What’s the big difference between a plan and a strategy? You never ever rely on a plan.
There’s a famous photograph from the 1960s space race. The picture shows computer scientist Margaret Hamilton standing proud and smiling, next to a large pile of paper documents and soft-bound books. Like a delicate arrangement of wooden blocks, the paper pile stood as tall as Margaret herself. The paper represented the programs, code, math(s), and algorithms needed to design navigation systems for the Apollo space mission. A pile of paper, as tall as a person, full of computer code. Let’s put that in perspective:
I could write a short computer program, a plan for the computer to execute, that would:
1) open a new text file,
2) write some words in that file,
3) close the file, saving the new text inside.
My programmed plan to open, write in, and save a text file would take up no more than an A4 page, depending on how I chose to syntactically articulate it. So, why did Margaret Hamilton and her team need to produce a stack of space mission navigation code, thousands of sheets of A4 paper, as tall as Margaret? Because computer programs are all about strategies, not plans.
A programmer like Margaret Hamilton builds software by using a defined set of logical tools. The art of programming is then to use these tools to sew together patches of existing code and make something new. Something specific. It’s a video game, a word processor, a social media phone app, or maybe, just maybe, a lunar navigation system. And why is that a strategy and not a plan?
One of the main tools a programmer will use, the one that makes a programmer a strategist, is the ‘if statement’:
If condition A is satisfied, do X, but if condition A is not satisfied, or something else happens, condition B, do Y instead of X.
That sentence is pretty convoluted, but the same idea can be drawn in a flow diagram:
What makes this programming tool so intriguing, so powerful, is this:
With an if statement, you are never just thinking about the thing you want to happen or the thing you think is most likely to happen. You’re considering what should happen instead if that first possibility doesn’t go as expected, when it doesn’t proceed as planned. With an if statement, you are encouraged, forced even, to think about contingency plans. In the programmer’s if statement, this consideration for other outcomes would be an else if, or just else.
If This Then That (IFTTT) is a software company that helps people connect their phone apps together for seamless workflows. If I like a YouTube song then IFTTT will add that song to a Spotify playlist. In general, beneath the curtain of the user interface, IFTTT creates little pockets of code (applets) that all do something like:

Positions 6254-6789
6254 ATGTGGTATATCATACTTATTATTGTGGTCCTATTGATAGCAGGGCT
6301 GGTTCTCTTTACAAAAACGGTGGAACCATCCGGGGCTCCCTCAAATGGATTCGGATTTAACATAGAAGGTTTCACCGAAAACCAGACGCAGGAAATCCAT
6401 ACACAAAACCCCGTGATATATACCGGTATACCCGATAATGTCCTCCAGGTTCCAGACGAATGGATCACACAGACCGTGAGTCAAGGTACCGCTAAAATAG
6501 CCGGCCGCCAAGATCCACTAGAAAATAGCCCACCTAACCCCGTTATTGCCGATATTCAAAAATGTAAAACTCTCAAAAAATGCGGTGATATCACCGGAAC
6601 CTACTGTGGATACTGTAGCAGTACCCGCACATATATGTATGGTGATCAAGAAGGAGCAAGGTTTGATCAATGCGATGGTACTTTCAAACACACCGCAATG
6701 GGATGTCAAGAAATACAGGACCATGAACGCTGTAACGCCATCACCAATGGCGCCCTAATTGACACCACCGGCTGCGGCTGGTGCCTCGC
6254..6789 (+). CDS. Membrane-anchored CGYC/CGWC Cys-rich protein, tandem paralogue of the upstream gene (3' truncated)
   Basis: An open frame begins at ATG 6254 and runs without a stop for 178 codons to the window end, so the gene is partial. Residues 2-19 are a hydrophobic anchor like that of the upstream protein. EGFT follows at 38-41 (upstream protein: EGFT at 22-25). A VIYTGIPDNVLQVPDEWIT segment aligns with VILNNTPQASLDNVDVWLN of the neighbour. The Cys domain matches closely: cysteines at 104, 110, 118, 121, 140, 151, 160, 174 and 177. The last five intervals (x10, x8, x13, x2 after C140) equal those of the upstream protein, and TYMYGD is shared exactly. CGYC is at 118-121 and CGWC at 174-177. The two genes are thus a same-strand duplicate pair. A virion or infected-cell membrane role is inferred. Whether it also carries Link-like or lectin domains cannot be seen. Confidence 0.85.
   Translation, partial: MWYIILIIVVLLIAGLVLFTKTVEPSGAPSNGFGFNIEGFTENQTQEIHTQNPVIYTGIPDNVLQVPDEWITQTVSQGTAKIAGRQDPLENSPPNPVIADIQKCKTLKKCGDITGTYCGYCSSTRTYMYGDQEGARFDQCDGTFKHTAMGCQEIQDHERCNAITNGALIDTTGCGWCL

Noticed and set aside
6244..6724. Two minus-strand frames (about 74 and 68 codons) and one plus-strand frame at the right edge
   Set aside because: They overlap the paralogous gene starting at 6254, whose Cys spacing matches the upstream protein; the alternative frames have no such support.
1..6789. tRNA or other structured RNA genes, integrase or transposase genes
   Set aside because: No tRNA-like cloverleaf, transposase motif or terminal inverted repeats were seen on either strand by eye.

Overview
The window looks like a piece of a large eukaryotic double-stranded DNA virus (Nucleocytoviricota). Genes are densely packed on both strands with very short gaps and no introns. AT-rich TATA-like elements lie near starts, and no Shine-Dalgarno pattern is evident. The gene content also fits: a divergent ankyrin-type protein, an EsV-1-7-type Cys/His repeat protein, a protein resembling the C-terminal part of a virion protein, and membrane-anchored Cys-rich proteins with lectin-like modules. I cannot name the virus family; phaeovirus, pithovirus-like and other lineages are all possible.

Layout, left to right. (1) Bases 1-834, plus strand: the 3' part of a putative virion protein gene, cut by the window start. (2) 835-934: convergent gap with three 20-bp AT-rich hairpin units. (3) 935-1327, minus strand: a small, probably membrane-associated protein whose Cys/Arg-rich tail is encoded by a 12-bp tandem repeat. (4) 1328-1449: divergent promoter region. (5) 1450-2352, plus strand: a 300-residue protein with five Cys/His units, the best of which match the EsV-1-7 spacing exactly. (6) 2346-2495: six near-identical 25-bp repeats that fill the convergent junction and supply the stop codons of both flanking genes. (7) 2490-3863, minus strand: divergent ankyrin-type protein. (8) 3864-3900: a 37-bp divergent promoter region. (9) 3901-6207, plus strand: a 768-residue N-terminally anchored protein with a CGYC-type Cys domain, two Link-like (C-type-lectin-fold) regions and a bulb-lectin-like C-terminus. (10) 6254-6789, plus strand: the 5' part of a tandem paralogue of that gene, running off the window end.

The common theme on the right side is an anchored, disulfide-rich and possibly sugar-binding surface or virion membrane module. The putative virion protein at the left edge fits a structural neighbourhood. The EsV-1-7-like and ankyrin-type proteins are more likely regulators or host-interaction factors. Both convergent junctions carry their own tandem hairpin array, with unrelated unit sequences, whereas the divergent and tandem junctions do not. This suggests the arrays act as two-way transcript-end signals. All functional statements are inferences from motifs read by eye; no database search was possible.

If A happens, then do X.
Else, if B happens, do Y.
The company uses the power of the if statement to create automated harmonies in digital life.
When Margaret Hamilton’s team were designing programs for piloted missions into space, they would have had if statements embedded in if statements, with back-up plans laced through every possible line of the code. That’s strategy. When you’re sending frail human frames into the vacuum of space in tin cans, you can’t afford mistakes (or bugs) in the code. The software cannot fail. You cannot rely on a plan, you need a strategy.
Chris Johnson, a professor of safety-critical software systems at the University of Glasgow, describes the no failure demands of safety software like this:
“…if you’re writing code for an aircraft, it’s kind of difficult to reboot it while it’s in flight. And many of the techniques that work for standard software don’t work in the environment of safety critical systems…I’d you have a million lines of code, how can you be sure that those million lines of code don’t contain a bug?”
Some 45 years after that famous photograph of Margaret Hamilton standing next to her team’s code was taken, I made the decision to teach myself how to code. I wanted to wield my own if statements. Since then, I’ve found that coding has done something rather magical to my mind. Learning to speak to a computer did more for me than automate the crunching of numbers. Writing computer programs helped me use if statements for my plans. It turned my plans into strategies.
Now, whenever I’m asked for help, I challenge team members to adopt strategic thinking wherever they can. When someone (a student, say) presents an idea or a plan, my first question back to them is:
“What else do you have in case this plan doesn’t work out? What scenarios have you thought about. If not this plan, then what?”
Without necessarily being conscious of it, this sort of programmatic thinking turns you into a strategist. If your plan doesn’t work, or the most likely thing doesn’t happen, you have back-up plans (else ifs) in place. You have back-ups to the back-ups, and many different ways to flow into the future.
Alas, not even the best strategy, accounting for every conceivable failure, is without weak points. In the world of safety and risk, James Reason developed the Swiss Cheese Model to show how many failures (holes in the cheese) need to align (as slices of cheese) before an accident occurs. In other words, the Swiss Cheese Model serves to show that, even though it is unlikely that all your contingency and preventative disaster plans will fail, fail they can. Fail they do. A strategy, not plan, is simply the best tool we have to reduce the risk of failure to as low as is feasible.
So, what if your plan goes wrong? What’s your strategy?